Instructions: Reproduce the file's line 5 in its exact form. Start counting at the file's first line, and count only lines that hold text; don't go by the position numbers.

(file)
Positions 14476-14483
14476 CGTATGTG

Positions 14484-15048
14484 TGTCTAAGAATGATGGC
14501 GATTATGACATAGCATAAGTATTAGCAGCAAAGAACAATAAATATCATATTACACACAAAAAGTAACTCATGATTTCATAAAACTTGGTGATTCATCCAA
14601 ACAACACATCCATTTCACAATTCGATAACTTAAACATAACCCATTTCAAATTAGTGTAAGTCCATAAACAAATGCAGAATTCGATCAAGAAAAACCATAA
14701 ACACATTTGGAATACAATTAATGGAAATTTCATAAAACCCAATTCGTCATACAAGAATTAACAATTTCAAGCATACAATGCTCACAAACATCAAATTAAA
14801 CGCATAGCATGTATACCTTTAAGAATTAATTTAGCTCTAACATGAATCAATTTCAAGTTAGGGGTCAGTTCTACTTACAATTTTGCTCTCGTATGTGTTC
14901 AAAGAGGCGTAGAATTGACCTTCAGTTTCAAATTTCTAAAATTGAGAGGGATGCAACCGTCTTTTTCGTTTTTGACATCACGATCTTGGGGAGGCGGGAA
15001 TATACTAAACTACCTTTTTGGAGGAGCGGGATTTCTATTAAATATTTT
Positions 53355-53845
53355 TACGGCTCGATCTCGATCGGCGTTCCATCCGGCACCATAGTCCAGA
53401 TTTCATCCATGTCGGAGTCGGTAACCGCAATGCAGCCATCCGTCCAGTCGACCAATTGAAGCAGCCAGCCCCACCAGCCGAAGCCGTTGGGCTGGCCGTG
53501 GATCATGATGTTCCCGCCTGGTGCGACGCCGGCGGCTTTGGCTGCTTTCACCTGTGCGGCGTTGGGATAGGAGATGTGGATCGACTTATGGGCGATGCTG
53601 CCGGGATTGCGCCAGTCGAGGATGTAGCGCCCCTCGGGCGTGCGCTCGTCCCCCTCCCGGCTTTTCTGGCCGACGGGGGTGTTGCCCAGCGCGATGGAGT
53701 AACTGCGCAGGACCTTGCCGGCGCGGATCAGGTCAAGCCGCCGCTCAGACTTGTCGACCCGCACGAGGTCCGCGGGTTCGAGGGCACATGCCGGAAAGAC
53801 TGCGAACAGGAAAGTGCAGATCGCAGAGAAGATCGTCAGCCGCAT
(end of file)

14501 GATTATGACATAGCATAAGTATTAGCAGCAAAGAACAATAAATATCATATTACACACAAAAAGTAACTCATGATTTCATAAAACTTGGTGATTCATCCAA